restricted access 7 Workhouse Widow
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When Gus went to the workhouse he was faced with a $500 fine, payable before his release. He left me with just $600, out of which I was determined to save enough for the fine. However, shortly after Gus was imprisoned his attorney came to me saying he could “fix” the case and “spring” Gus for $500. I gave him that amount, took the rest of the money and paid our bills, then sat down to wait for Gus to come home. GusdidnotgetoutandIheardnothingmorefromhis“mouthpiece,” so in a few days I became desperate. Tommy O’Connor knew I was in financial difficulty, and asked me what became of the money. I told him about giving it to the attorney. He was white with anger at the story. “That damned lip thinks he can get away with that just because Gus is on ice,” Tommy said. “Just sit tight baby, I’ll get that sugar back.” A few days later the money was returned. Tommy told me that the ganghadinformedthelawyerthat,unlesshesentitback,theywouldpay him a personal call. Knowing gangland methods the attorney wasted no time in drawing a conclusion. GratefultoTommyforhisaid,andknowingthathetoohadnowork or money, I rented a small apartment on Enright Avenue and invited Mr. and Mrs. O’Connor to share it with me until our circumstances improved. OnthefirstworkhousevisitingdayGuslearnedthatIwassavingthe money for his fine. He became angry and insisted I use the money to live on, saying he would have the fine added to his term. 7 Workhouse Widow 39 40 al capone and his american boys But Gus was in and I was out, and my own boss, and I told him flatly the fine would be ready. I never missed a visiting day. From my meager supply of money I bought him tobacco, food, magazines and other articles. But worry exacted its toll, I became ill, and was bordering on a nervous collapse. EventuallyTommyO’Connorfoundajobandmovedtoanewlocality with his wife, while my sister came to live with me. None of Gus’ friends could go to see him for the most of them were either sought by police, or were heckled to such an extent they did not care to risk being seen. Even his relatives avoided him while he served his sentence. However, as the end of the term drew near the boys planned a celebration for him. Lou McConroy, the practical joker, and Tommy O’Connor were the schemers. Their idea was to kidnap Gus as he came out of the workhouse, and takehimtotheircottageontheMerrimacRiveroutsideSt.Louis,before I could get to him. A workhouse guard tipped me off to this scheme, and the warden told me that if I would come a half hour early he would turn Gus over to me—that is, if I could pay the fine. I was on the dot with the money, and had Gus at home a half hour before three cars filled with the party crowd drew up in front of the workhouse. They were sighted immediately by a police squad, which ran them down on general principles. One car was stopped and the boys taken to jail for twenty hours. However, the other two cars stopped at our house, and the boys started roughing it up to such an extent Gus told me to get my dog and we would go with them. The cottage had been converted into a jail yard scene. In the middle of the floor was an immense boulder, surrounded by many smaller stones. The boys presented Gus with a big sledge hammer, bearing a tag “To our pal, so he will feel at home.” The carousing finally reached such a point that Gus told me that if I would take the dog and slip out to the car, he would follow me and we would escape. Gus came out as soon as the motor started, but the rest of the boys piled out too, got into another car, and started in pursuit. None of them Workhouse Widow 41 could drive as well as Gus, so when they were sighted by a cruising police car, they were crowded into the curb, and the whole gang taken to headquarters and held for the lineup. In spite of my condition, when I saw a card in a Childs restaurant window seeking the services of an experienced night waitress, I went in and lied expansively about experience I had never had. I got the job. Frankly, if the restaurant had not served on trays I would have broken every dish in the place. Mr. Lee...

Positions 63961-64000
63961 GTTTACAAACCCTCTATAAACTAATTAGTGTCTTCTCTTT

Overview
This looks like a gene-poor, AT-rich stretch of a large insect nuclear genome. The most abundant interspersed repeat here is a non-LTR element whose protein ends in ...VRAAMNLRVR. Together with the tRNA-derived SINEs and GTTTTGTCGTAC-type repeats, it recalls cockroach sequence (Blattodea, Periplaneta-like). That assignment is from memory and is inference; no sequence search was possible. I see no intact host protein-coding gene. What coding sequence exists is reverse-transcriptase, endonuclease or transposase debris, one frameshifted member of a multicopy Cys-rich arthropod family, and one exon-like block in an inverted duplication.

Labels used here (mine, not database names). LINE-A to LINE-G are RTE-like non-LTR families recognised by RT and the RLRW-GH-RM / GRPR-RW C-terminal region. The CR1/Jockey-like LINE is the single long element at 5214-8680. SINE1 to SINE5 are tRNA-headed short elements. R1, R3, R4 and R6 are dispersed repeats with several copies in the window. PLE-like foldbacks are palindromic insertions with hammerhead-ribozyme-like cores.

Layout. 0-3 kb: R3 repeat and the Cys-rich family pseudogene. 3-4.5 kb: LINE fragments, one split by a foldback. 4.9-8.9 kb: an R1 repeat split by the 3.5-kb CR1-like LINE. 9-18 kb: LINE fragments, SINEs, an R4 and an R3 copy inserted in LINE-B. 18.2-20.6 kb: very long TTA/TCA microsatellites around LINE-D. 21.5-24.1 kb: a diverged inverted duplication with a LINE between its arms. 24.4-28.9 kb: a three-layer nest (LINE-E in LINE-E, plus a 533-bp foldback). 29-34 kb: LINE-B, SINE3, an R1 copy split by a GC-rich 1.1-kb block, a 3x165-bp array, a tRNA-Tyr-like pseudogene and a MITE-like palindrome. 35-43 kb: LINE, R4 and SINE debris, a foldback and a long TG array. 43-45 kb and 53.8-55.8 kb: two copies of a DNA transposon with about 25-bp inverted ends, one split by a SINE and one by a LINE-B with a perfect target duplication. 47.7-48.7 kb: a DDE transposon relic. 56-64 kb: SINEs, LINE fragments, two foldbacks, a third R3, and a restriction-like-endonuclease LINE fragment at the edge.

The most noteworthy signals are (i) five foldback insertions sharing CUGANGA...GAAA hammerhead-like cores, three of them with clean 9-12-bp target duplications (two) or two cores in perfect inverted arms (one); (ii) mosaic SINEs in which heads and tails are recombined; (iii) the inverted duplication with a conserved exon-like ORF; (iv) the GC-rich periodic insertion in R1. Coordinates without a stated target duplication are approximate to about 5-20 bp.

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Subject Headings

  • Crime -- Illinois -- Chicago -- History -- 20th century.
  • Murder -- Illinois -- Chicago -- History -- 20th century.
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